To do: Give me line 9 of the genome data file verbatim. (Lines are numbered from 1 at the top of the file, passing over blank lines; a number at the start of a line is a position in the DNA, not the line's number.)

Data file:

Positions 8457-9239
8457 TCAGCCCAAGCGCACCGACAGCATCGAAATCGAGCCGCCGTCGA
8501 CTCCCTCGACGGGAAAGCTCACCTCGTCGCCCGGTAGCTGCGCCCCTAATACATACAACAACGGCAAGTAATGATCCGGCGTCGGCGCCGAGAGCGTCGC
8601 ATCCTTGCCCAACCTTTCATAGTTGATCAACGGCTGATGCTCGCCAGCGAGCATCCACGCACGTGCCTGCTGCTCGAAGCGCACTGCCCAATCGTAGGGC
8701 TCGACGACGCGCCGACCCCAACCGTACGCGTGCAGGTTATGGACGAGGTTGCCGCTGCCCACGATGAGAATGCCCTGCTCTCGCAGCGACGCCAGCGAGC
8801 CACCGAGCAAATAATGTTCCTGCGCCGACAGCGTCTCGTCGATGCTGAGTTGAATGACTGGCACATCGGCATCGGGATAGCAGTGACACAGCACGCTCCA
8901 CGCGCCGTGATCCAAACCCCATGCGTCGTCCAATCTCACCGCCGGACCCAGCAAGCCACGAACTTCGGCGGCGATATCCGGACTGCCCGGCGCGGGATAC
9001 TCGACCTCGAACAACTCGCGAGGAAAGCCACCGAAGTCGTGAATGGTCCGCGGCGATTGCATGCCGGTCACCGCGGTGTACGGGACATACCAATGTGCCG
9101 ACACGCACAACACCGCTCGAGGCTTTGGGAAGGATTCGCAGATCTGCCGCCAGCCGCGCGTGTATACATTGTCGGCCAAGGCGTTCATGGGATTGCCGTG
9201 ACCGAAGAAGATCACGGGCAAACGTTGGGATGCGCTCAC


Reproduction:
9101 ACACGCACAACACCGCTCGAGGCTTTGGGAAGGATTCGCAGATCTGCCGCCAGCCGCGCGTGTATACATTGTCGGCCAAGGCGTTCATGGGATTGCCGTG